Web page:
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Democracy Center Announces Recipients of the Inaugural Irene Yamamoto Arts Writers Fellowship

LOS ANGELES, CA – The National Center for the Preservation of Democracy (Democracy Center) has awarded the first annual Irene Yamamoto Arts Writers Fellowship to Raquel Gutiérrez and Chrystel Oloukoï, two emerging cultural critics of color who are making outstanding contributions to the art world. A rare funding opportunity for arts writers, the Yamamoto Fellowship was launched this year to encourage diverse cultural and political perspectives that enrich and broaden arts writing as a practice and profession. Each fellow will receive a $5,000 award to support their work over a six-month period.

“This fellowship will help strengthen the portfolios of writers of color, expand the stories that are told about contemporary art created by marginalized communities, and broaden the scope of contemporary art nationwide. We are indeed fortunate to have Raquel and Chrystel as inaugural fellows and look forward to new conversations and perspectives that they bring to the field,” said Ann Burroughs, President and CEO of the Japanese American National Museum.

“This unique fellowship recognizes that writers of color have knowledge and experiences that differ from dominant Eurocentric ones, and that their perspectives can give art produced by marginalized communities the depth of attention and consideration it deserves. By providing support to arts writers of color, this fellowship ensures that their voices and perspectives are heard and valued too,” said Democracy Center Director, James E. Herr.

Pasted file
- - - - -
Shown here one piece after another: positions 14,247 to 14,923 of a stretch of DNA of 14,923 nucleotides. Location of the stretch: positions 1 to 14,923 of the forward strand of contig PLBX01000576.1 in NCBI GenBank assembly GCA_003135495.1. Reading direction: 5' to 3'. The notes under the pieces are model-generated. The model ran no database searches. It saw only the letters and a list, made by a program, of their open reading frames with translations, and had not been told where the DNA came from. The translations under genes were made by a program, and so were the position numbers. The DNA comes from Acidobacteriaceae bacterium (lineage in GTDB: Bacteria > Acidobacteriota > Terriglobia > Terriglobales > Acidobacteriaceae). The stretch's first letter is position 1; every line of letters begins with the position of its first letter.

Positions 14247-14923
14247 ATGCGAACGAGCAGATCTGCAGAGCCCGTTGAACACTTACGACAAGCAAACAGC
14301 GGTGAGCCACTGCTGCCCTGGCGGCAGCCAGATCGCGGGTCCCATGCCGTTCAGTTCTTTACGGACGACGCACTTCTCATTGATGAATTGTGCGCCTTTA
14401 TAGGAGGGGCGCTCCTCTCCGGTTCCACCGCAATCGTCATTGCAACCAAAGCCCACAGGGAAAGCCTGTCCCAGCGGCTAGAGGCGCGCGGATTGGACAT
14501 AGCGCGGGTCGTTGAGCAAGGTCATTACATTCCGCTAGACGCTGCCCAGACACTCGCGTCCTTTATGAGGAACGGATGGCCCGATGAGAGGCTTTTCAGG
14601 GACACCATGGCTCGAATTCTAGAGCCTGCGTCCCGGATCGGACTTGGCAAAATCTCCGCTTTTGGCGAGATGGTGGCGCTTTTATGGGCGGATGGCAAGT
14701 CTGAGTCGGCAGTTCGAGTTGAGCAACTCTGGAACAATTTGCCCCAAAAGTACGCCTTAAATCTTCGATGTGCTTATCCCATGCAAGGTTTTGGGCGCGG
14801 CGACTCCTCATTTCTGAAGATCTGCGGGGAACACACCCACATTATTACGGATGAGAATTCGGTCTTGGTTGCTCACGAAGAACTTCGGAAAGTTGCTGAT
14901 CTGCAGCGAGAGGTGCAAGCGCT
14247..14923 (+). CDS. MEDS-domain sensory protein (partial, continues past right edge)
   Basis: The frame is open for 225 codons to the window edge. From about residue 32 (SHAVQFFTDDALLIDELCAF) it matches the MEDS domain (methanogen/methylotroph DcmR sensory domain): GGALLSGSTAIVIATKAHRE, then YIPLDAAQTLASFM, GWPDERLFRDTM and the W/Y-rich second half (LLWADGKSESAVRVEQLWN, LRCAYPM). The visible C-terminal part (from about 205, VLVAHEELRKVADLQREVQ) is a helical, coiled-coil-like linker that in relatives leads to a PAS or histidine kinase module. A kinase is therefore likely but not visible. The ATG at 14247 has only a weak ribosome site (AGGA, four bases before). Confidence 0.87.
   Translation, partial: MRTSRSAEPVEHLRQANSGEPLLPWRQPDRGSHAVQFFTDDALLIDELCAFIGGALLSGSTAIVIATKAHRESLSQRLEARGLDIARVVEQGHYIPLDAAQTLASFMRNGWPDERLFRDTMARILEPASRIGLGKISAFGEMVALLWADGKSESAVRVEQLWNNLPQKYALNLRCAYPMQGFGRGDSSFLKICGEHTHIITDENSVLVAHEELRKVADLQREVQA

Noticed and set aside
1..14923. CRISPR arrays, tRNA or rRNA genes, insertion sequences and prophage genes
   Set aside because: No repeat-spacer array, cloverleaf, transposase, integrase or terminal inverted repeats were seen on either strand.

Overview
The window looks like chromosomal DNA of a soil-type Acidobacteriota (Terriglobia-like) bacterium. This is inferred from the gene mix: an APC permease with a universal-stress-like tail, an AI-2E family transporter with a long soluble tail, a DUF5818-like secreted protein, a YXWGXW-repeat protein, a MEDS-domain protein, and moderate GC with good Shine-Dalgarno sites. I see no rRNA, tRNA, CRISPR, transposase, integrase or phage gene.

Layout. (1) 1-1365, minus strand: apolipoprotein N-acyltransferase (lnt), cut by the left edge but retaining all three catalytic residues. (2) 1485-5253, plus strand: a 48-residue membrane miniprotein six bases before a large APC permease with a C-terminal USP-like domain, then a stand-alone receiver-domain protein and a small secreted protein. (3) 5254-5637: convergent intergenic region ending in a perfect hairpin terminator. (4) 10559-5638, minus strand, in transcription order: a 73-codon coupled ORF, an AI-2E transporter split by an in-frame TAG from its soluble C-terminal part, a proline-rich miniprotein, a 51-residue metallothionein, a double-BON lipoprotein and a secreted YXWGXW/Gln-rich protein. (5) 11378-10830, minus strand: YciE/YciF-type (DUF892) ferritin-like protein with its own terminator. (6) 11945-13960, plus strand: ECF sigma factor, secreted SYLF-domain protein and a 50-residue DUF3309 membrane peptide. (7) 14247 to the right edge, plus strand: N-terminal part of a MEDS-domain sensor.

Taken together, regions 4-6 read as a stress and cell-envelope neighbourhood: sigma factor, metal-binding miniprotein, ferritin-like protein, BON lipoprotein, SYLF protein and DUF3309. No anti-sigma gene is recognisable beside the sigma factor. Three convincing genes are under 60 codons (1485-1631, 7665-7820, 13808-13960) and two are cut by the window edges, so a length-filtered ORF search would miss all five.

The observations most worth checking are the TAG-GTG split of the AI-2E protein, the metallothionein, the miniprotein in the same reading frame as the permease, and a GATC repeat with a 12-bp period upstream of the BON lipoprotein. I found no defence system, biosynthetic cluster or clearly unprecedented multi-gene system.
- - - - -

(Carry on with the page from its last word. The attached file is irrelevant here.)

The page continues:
Raquel Gutiérrez is a critic, essayist, poet, performer, and educator whose first essay collection, Brown Neon, was named one of the best books of 2022 by The New Yorker and selected as one of Hyperallergic’s best art books of 2022. Gutiérrez’s poetry, non-fiction, and critical writing are rooted in explorations of movement, mobility, and migration from Mexico and Central America to the US. These explorations elaborate on their perspective as a queer and brown writer engaging histories of desire and colonization in the Southwest US. They teach in the Oregon State University-Cascades Low Residency Creative Writing MFA Program and are based in Tucson, Arizona.

Chrystel Oloukoï is an art writer, researcher, artist, and curator interested in experimental moving image works, queer cinema, and Black continental and diasporic cinema. Their dissertation “Night/life: Maroon Ecologies of the Night in Lagos” and series of experimental short films entitled “black nocturnal” explore imaginations of the night in Lagos and the afterlives of colonial technologies of temporal discipline. Chrystel works across text and video essays, with a focus on moving image works that straddle a range of spaces—from the theater to the gallery to public spaces and the virtual. Their writing has appeared in Film Comment, Sight & Sound, and World Records among other places. They are completing a PhD in African and African American Studies at Harvard University in Cambridge, Massachusetts.